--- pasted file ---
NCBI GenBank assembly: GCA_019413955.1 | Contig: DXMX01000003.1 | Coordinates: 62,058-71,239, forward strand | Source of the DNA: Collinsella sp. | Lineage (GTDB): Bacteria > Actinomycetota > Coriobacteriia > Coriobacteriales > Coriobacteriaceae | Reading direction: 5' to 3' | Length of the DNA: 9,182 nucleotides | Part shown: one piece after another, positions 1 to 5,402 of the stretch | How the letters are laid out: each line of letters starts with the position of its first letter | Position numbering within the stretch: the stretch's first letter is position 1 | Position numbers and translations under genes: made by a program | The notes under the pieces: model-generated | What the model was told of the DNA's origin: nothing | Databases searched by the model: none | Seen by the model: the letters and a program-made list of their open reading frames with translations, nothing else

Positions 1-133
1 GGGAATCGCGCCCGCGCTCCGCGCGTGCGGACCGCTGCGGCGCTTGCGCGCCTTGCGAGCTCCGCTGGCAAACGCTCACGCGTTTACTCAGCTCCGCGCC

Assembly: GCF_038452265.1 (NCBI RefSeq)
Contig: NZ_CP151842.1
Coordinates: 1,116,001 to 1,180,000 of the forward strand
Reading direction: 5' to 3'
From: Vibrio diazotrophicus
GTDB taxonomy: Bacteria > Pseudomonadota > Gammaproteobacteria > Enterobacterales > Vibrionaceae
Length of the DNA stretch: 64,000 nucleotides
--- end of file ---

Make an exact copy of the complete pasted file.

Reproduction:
NCBI GenBank assembly: GCA_019413955.1 | Contig: DXMX01000003.1 | Coordinates: 62,058-71,239, forward strand | Source of the DNA: Collinsella sp. | Lineage (GTDB): Bacteria > Actinomycetota > Coriobacteriia > Coriobacteriales > Coriobacteriaceae | Reading direction: 5' to 3' | Length of the DNA: 9,182 nucleotides | Part shown: one piece after another, positions 1 to 5,402 of the stretch | How the letters are laid out: each line of letters starts with the position of its first letter | Position numbering within the stretch: the stretch's first letter is position 1 | Position numbers and translations under genes: made by a program | The notes under the pieces: model-generated | What the model was told of the DNA's origin: nothing | Databases searched by the model: none | Seen by the model: the letters and a program-made list of their open reading frames with translations, nothing else

Positions 1-133
1 GGGAATCGCGCCCGCGCTCCGCGCGTGCGGACCGCTGCGGCGCTTGCGCGCCTTGCGAGCTCCGCTGGCAAACGCTCACGCGTTTACTCAGCTCCGCGCC

Assembly: GCF_038452265.1 (NCBI RefSeq)
Contig: NZ_CP151842.1
Coordinates: 1,116,001 to 1,180,000 of the forward strand
Reading direction: 5' to 3'
From: Vibrio diazotrophicus
GTDB taxonomy: Bacteria > Pseudomonadota > Gammaproteobacteria > Enterobacterales > Vibrionaceae
Length of the DNA stretch: 64,000 nucleotides